There are health lessons hidden in the life of this aging rocker and bluesman whose often toxic lifestyle would probably have killed most people. Some of it is luck. He has a strong constitution. And he has learned the right lessons – often just in the nick of time.
On stage in the early years, he touched the microphone and his electric bass string at the same time and was sent flying through the air, electrocuted. In the hospital the doctor told him he must have a strong heart to even be alive. He went back to the gig and finished the performance.
Part of his secret is simple: the joy of life. The magic all children have but that adults tend to lose as they master the daily grind. Although sobriety has made him reflective, he still radiates that sense of joy, that life is a cool experience. Let’s have more.
In the early days Wood painted signs and played with pick-up groups. They could hardly afford their instruments. But he was an opportunist, and every time a gig presented itself, he showed up. Like the other young musicians of the day, he toured England, sleeping in vans, chasing girls and playing pranks on his fellow band members. Within a few years many within this loose network of musicians and friends became household names, although most still weren’t making much money.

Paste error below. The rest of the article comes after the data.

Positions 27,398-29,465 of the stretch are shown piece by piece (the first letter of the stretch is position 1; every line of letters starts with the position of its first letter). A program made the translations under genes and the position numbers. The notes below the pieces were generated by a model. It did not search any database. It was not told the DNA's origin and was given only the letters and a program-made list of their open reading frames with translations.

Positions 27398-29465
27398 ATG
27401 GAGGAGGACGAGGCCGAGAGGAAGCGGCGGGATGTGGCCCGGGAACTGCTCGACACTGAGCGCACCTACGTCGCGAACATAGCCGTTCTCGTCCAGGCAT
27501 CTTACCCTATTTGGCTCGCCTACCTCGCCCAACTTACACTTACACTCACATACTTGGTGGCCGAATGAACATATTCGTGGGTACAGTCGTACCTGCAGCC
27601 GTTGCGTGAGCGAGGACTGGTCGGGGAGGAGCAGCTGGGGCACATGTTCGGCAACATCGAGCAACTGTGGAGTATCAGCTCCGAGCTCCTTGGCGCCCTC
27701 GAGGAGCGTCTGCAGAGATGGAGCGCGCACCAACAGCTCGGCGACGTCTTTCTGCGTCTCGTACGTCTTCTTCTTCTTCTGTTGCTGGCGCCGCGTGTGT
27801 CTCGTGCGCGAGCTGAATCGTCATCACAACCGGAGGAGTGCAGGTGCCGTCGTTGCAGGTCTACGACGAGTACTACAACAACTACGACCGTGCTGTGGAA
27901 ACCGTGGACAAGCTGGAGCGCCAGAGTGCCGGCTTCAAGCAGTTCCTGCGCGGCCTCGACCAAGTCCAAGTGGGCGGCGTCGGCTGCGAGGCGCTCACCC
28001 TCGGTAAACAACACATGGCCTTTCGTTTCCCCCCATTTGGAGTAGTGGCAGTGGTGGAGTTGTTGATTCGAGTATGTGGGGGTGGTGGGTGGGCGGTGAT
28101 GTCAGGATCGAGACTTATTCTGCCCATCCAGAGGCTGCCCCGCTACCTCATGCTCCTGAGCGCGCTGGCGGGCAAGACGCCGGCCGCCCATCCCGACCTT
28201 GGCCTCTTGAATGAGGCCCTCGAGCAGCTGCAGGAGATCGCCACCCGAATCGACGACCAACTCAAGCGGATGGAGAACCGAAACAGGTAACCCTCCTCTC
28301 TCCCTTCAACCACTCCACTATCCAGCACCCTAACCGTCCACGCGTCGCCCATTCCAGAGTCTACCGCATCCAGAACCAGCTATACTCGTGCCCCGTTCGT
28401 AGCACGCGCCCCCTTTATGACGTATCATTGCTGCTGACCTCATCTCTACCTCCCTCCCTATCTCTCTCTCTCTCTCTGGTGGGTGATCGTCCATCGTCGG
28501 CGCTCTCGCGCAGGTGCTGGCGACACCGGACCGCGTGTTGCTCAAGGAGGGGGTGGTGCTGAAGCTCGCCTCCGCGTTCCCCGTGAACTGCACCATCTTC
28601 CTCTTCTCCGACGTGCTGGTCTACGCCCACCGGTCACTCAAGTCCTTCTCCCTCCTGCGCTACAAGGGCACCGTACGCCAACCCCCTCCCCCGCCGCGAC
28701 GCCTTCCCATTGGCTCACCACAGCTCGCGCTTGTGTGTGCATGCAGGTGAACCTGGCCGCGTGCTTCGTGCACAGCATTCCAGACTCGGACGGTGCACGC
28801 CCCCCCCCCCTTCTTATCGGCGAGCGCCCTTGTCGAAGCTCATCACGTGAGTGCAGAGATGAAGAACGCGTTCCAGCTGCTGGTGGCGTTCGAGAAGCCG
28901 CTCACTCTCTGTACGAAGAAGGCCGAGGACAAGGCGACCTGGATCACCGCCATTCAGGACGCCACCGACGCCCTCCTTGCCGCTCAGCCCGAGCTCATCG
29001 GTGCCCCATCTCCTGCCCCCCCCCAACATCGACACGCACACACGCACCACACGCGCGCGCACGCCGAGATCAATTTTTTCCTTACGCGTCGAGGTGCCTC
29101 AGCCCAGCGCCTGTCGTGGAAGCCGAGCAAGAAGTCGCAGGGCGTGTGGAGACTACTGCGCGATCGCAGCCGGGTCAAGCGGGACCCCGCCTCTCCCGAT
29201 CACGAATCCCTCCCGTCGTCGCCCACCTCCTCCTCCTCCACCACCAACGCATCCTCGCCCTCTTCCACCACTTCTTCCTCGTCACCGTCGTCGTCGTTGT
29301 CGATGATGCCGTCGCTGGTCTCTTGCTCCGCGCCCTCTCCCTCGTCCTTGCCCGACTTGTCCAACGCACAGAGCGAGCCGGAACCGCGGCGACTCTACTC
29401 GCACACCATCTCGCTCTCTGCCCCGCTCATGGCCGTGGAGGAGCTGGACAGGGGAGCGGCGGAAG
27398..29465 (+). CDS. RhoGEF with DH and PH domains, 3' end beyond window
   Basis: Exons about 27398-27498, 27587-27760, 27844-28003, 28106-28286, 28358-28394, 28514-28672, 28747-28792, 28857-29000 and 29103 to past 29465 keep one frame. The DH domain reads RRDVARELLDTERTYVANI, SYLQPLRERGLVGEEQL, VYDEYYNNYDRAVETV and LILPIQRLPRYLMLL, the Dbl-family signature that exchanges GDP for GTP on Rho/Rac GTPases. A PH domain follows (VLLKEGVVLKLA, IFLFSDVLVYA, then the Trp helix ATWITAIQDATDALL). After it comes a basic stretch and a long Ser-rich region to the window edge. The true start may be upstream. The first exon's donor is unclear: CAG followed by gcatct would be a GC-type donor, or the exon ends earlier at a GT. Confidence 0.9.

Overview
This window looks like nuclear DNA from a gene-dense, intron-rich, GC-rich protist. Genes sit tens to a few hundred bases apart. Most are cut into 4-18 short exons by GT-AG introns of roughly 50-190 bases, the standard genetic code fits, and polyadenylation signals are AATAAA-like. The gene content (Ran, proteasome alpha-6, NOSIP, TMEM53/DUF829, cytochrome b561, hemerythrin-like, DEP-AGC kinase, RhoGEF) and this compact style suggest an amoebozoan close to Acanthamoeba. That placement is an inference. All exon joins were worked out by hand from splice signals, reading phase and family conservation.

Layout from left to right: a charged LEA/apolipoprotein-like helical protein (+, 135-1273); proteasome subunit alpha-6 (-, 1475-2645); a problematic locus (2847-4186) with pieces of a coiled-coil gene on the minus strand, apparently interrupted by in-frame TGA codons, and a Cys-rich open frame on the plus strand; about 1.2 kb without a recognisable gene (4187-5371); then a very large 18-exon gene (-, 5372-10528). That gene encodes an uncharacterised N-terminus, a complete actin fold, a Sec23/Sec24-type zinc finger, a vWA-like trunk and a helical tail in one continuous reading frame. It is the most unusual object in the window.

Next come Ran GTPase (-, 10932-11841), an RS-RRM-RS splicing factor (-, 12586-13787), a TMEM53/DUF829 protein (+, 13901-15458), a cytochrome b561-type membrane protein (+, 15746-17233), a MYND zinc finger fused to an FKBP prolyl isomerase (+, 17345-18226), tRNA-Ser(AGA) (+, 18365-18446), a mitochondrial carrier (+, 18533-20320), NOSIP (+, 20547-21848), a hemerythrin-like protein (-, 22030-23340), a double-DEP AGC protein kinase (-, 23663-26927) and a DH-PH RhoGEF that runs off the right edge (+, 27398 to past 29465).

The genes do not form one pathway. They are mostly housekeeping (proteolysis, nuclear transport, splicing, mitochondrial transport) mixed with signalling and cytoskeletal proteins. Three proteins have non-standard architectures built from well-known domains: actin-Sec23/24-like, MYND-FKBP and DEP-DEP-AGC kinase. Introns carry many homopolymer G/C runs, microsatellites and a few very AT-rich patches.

Wood’s natural energy level meant he could keep going when most others could not. Drugs were a blessing and a curse. He kept up with his friend Keith Richards, up to a point. He drank more than Richards, but despite the heroin and the pharmaceuticals, he was a bit more careful with the drugs. Deep down there was a survival instinct at work.
Early on he bought a huge house that he could not really afford. Then he installed a snooker table and a music studio. The place became a safe haven for the rockers of the time – a refuge for members of bands like the Beatles, the Stones, the Who. Safe from the limelight, they could jam, record, party.
Many, it turns out, had doubts about their talents, even as they sold millions of records and started to fill stadiums. In one such funk, Eric Clapton locked himself away with his girlfriend and a lot of heroin. Wood dragged him out to his recording home studio and Clapton slowly got his act together.
Wood certainly has talent. Before a tour with Jeff Beck, where he had been playing guitar, Beck decided he wanted the spotlight to himself and Wood had a week to master the bass guitar. When he joined the Rolling Stones for his first tour, he had to learn the guitar parts for their 200-song repertoire and advised Mick and Keith when they started a song in the wrong key.
Besides guitars, he plays the harp, the sax, drums, whatever is lying around. “Give me a few days and I’ll learn an instrument,” he says, not bragging. Unlike many of his peers, he can read music, although, as he says, “music is all about feel.”